In my 20+ years practicing probate law, I have made an observation that some of our readers might find curious. If you had to guess, what would you say is the single most coveted item – the item that is most likely to go “missing” once someone passes away. Most people would say it’s mom’s jewelry, or dad’s classic muscle car or some priceless piece of artwork. Those are all great guesses. But, here in Polk County, it’s usually the gun closet that gets ransacked first.
Although making specific gifts of firearms in a will or personal property memorandum might prevent the thievery, those gifts oftentimes create problems of their own. This is because many gun owners forget to consider the recipient’s legal eligibility. If, for example, the intended beneficiary is a minor, a convicted felon, or resident of a state with more stringent regulations, the personal representative’s hands may be tied when it comes to making the distribution.
Enter the gun trust. A well-drafted gun trust can ensure that firearms and other items regulated by the National Firearm Act (NFA) (also referred to as “Class 3 weapons”) are distributed as intended by the decedent.
Gun trusts have gained so much popularity in recent years that many gun shops and websites have jumped on the bandwagon, offering on-the-spot gun trusts using standardized forms. Needless to say, this one-size-fits all approach to estate planning has some major disadvantages.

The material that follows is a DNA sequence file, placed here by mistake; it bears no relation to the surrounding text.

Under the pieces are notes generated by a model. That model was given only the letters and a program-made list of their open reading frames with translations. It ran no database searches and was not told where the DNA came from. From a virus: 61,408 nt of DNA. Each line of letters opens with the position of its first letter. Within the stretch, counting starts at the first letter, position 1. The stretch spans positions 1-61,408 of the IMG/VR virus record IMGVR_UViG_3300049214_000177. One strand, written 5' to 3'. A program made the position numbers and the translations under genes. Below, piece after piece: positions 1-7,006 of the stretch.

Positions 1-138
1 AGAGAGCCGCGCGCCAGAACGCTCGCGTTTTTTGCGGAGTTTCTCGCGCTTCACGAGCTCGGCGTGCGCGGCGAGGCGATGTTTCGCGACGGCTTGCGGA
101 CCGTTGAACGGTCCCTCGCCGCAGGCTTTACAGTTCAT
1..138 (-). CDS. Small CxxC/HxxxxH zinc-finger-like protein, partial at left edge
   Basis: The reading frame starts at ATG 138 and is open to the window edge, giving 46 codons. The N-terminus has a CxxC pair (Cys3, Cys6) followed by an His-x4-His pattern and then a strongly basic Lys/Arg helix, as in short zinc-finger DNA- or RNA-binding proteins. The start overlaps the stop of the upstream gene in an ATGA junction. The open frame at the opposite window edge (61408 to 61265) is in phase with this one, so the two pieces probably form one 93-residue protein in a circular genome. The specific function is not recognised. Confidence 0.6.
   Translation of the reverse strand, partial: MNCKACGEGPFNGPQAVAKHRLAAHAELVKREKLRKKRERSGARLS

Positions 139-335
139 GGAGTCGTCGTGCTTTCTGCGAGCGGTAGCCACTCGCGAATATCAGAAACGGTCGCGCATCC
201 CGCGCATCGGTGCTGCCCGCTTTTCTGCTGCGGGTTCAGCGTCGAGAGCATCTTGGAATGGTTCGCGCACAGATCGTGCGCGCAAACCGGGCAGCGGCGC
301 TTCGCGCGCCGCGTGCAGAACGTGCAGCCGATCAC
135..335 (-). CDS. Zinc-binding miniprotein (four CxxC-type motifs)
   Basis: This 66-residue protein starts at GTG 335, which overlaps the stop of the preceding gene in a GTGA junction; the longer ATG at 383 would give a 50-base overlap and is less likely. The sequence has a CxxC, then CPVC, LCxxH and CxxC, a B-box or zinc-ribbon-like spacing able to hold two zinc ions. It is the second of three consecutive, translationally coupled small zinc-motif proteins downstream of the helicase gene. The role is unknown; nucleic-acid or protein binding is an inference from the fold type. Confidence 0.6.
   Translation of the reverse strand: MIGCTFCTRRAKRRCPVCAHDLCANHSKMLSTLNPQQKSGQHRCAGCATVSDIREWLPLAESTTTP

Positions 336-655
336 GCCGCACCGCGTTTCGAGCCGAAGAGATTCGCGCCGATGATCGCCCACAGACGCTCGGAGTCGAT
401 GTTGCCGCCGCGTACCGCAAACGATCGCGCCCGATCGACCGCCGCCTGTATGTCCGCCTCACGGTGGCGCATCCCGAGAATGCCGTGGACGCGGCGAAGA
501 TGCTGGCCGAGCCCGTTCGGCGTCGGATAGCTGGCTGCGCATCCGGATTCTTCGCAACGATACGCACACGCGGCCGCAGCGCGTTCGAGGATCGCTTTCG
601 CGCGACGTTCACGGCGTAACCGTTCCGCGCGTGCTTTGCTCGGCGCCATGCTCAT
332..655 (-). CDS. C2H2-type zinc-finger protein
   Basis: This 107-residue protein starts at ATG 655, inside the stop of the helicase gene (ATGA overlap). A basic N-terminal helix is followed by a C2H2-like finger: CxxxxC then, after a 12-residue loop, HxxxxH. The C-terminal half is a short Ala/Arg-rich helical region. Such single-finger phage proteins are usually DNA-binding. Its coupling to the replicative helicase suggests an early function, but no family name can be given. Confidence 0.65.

Take, for instance, the fact that gun shop employees and website administrators do not have the legal expertise to explain the structure of the trust, i.e. who the trust actors are and what powers and responsibilities each has with regard to administering the trust. Perhaps more alarming is the fact that the trust code varies from state to state and many of these standard-issue forms do not account for those nuances.
If the overarching purpose of estate planning is to provide you with peace of mind, you should at the very least understand how your trust works and know, with certainty, that it complies with the law in your jurisdiction and that your property will end up where you want it to.
A bespoke gun trust drafted by a professional affords that peace of mind and much more. In the context of antiques or NFA items such machineguns, suppressors, and short barreled rifles or shotguns, a well-drafted gun trust can be especially valuable. Because those items are heavily regulated, transferring them requires extensive background checks which – let’s face it – some beneficiaries will not pass. Gun trusts give you the opportunity to designate multiple beneficiaries, thus reducing the possibility that a gift will lapse because of one beneficiary’s ineligibility. Additionally, attorneys can draft special provisions into these trusts to allow for the removal of trustees, the inclusion of addition items, and to articulate the grantor’s intent to comply with the NFA, the Gun Control Act of 1968, and local state and federal laws.
Information on Firearms Regulation – https://www.atf.gov/rules-and-regulations/national-firearms-act
The National Firearms Act Handbook – https://www.atf.gov/firearms/national-firearms-act-handbook
ATF 41F Forms and Transfers – https://www.atf.gov/rules-and-regulations/final-rule-41f-background-checks-responsible-persons-effective-july-13